Monday, January 09, 2006

Aircraft Engine.


Because of the complexities of flight, aircraft engines need to satisfy several requirements to sustain prolonged flights. These engines must be:

=lightweight, as a heavy engine decreases the amount of excess power available.
=small and easily streamlined; large engines with substantial surface area, when installed, create too much drag, wasting fuel and reducing power output.
=powerful, to overcome the weight and drag of the aircraft.
=reliable, as losing power in an airplane is a substantially greater problem than an automobile engine seizing. Aircraft engines operate at temperature, pressure, and speed extremes, and therefore need to operate reliably and safely under all these conditions.
=repairable, to keep the cost of replacement down. Minor repairs are relatively inexpensive.
=Unlike automobile engines, aircraft engines run at high power settings for extended periods of time. In general, the engine runs at maximum power for a few minutes during taking off, then power is slightly reduced for climb, and then spends the majority of its time at a cruise setting—typically 65% to 75% of full power. In contrast, a car engine might spend 20% of its time at 65% power accelerating, followed by 80% of its time at 20% power while cruising.

If a car engine fails you simply pull over to the side of the road. If the same occurs in an single-engine aircraft it will glide but, depending on the circumstances, may result in a fatal accident. For this reason the design of aircraft engines tend to favor reliability over performance. Even with this mindset, it took many years before the reliability was established to fly over the Atlantic or the Pacific Ocean [1].

Engine failure at all stages in flight is an important part of flight lessons for student pilots. Forced landings without power are practiced extensively over rural areas until the new pilot is proficient enough to handle such situation during a solo flight.

Long engine operation times and high power settings, combined with the requirement for high-reliability means that engines must have large engine displacement to minimize over-stressing the engine. The engine, as well as the aircraft, needs to be lifted into the air, meaning it has to overcome lots of weight. The thrust to weight ratio is one of the most important characteristics for an aircraft engine. A typical 250 hp engine weighs just 15% of the total aircraft weight when installed into a 3000 lb (1,400 kg) aircraft.

Aircraft engines also tend to use the simplest parts and include two sets of anything needed for reliability, including ignition system (spark plugs and magnetos) and fuel pumps. Independence of function lessens the likelihood of a single malfunction causing an entire engine to fail. Thus magnetos are used because they do not rely on a battery. Two magnetos were originally installed so a pilot can switch off a faulty magneto and continue the flight on the other—but, later, dual ignition was found to offer some detonation protection too. Similarly, a mechanical engine-driven fuel pump is often backed-up by an electric one.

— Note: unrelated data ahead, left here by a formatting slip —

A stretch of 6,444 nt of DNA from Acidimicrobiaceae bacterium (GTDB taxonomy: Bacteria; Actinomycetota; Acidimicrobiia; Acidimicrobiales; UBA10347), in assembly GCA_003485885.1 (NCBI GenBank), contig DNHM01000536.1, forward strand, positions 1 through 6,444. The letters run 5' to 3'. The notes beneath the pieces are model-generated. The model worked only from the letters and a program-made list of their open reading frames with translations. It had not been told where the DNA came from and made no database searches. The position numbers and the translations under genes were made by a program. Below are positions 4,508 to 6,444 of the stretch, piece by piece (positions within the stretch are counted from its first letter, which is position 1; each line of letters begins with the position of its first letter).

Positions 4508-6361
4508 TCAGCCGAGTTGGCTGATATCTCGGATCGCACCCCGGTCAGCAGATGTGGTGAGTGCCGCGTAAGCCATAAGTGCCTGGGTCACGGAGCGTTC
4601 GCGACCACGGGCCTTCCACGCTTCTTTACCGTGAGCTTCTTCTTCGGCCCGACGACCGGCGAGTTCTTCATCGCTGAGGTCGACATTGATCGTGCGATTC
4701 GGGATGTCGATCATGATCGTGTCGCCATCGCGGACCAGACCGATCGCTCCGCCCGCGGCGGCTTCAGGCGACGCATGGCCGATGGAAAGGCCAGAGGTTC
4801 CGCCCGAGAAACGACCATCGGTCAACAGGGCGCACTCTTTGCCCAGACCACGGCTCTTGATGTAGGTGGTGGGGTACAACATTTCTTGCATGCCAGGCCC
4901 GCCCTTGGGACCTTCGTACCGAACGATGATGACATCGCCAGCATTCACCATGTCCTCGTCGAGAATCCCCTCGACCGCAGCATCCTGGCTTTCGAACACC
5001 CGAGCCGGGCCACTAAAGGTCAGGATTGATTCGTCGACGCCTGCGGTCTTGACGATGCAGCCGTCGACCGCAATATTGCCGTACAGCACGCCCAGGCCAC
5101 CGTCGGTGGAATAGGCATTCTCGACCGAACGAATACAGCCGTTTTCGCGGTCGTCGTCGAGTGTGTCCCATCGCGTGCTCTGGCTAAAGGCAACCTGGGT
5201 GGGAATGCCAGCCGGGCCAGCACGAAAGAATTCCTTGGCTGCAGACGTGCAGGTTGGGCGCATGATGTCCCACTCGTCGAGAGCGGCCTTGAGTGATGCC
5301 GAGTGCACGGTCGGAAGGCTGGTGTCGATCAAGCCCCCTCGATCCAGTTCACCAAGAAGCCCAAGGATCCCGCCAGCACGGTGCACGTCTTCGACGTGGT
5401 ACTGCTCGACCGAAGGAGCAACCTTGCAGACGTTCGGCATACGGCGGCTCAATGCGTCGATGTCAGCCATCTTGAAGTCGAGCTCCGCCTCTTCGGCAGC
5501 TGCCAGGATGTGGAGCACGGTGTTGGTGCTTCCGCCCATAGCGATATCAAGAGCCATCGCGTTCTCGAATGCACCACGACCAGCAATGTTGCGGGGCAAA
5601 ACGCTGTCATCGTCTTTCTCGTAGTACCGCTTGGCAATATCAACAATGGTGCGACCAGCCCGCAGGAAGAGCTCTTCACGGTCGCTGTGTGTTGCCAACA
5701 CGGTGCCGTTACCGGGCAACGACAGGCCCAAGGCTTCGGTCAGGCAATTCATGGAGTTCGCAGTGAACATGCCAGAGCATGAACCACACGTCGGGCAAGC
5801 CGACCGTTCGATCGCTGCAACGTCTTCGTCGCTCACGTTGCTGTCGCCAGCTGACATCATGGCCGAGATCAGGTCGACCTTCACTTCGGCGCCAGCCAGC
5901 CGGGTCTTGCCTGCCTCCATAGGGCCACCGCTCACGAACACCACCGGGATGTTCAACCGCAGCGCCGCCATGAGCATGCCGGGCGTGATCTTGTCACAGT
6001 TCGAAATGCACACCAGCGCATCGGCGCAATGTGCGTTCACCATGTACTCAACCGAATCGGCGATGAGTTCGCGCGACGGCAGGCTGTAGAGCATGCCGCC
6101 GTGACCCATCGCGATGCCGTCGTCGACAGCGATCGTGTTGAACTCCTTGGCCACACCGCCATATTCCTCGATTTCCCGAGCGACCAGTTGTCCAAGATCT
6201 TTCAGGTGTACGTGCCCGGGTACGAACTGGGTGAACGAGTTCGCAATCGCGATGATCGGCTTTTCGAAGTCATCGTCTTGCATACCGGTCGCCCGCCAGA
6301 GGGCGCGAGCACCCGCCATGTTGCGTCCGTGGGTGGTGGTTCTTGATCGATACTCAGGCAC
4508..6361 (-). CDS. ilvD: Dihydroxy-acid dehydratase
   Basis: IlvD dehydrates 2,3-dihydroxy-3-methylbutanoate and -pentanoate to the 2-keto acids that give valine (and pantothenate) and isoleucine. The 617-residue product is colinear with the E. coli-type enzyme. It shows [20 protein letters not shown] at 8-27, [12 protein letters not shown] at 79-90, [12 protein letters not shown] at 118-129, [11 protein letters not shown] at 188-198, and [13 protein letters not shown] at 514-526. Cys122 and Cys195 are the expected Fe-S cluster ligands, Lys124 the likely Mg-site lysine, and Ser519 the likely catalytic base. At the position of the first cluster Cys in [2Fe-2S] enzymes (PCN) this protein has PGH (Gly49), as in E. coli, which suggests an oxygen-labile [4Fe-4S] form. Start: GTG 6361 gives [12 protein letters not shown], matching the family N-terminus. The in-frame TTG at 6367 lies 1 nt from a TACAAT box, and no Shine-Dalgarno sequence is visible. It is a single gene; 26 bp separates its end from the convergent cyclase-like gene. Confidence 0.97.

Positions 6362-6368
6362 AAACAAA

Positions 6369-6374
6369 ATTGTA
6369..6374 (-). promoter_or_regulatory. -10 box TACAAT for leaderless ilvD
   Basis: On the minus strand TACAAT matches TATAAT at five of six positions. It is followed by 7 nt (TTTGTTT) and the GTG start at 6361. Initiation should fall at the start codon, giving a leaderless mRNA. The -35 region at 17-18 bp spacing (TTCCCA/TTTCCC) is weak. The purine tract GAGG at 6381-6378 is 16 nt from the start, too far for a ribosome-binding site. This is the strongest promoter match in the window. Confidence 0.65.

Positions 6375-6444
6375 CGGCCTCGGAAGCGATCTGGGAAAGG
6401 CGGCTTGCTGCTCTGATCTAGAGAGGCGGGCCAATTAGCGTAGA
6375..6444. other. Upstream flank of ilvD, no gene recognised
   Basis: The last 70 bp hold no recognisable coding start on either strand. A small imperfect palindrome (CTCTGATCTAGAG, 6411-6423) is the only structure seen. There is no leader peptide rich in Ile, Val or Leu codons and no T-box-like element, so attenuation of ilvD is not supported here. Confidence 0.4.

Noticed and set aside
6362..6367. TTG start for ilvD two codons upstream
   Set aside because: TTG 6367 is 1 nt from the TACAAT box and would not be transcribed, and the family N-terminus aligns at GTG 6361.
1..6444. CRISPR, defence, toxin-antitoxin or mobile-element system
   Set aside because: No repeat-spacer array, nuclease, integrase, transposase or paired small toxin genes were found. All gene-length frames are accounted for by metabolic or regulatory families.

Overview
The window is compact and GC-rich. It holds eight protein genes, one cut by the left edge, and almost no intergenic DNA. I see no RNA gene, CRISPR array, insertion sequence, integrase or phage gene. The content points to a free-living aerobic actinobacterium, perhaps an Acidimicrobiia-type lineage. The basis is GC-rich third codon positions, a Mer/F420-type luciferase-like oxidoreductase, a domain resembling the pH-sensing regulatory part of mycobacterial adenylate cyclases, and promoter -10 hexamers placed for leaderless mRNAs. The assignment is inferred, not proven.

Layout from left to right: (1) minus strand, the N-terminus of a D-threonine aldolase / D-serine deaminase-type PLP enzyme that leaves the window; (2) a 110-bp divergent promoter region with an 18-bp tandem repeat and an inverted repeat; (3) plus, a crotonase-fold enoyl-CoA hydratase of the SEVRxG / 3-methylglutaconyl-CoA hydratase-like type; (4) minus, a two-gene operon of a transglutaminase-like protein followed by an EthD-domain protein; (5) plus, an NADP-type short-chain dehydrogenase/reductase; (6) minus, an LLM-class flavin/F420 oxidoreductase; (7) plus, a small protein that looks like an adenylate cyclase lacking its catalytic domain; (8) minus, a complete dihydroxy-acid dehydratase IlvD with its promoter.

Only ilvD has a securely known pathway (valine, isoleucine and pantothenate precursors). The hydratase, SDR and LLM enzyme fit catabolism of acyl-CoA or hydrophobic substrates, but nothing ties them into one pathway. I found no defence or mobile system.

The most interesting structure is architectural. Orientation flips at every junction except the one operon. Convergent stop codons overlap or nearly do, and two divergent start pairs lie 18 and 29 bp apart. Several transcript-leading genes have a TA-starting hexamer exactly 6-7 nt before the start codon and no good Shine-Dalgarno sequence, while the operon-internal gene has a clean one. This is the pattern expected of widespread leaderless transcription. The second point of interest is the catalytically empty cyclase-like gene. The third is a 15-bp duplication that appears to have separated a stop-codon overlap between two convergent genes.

Two engines are more attractive from a reliability angle than a single one, regardless of the fact that the additional systems decrease the reliability, statistically speaking. Many twin-engined aircraft are designed to be capable of at least a marginal climb on one engine, even carrying the maximum load at take-off. But by doubling the number of engines, the chance of one failing is at least doubled when statistics are considered. However, the chance of both engines failing at the same time is relatively small. Interestingly enough, if one engine DOES fail, the aircraft loses about 80% of its power, not just 50% (remember, one engine would then have to overcome the weight of the aircraft, the dead engine, and itself!) Frequently, the greater economy and simplicity of a single-engine aircraft is preferred over the extra power and speed, as well as finesse needed, to operate a twin engine, especially for private pilots.

Another difference between cars and aircraft is that the aircraft spend the vast majority of their time travelling at high speed. This allows aircraft engines to be air cooled, as opposed to requiring a radiator. In the absence of a radiator aircraft engines can boast lower weight and less complexity.

Aircraft operate at higher altitudes where significantly less air (oxygen) is available than at ground level. As engines need oxygen to burn fuel, an induction-assist mechanism—like a turbocharger or supercharger—is especially appropriate for aircraft use. This does bring along the usual drawbacks of additional cost, weight and complexity.


At one time all engine designs were new and there was no particular difference in design between aircraft and automobile engines. This changed by the start of World War I, however, when a particular class of air-cooled rotary engines became popular. These had a short lifespan, but by the 1920s a large number of engine designs were moving to the similar radial engine design. This combined air-cooled simplicity with large displacements and they were among the most powerful small engines in the world.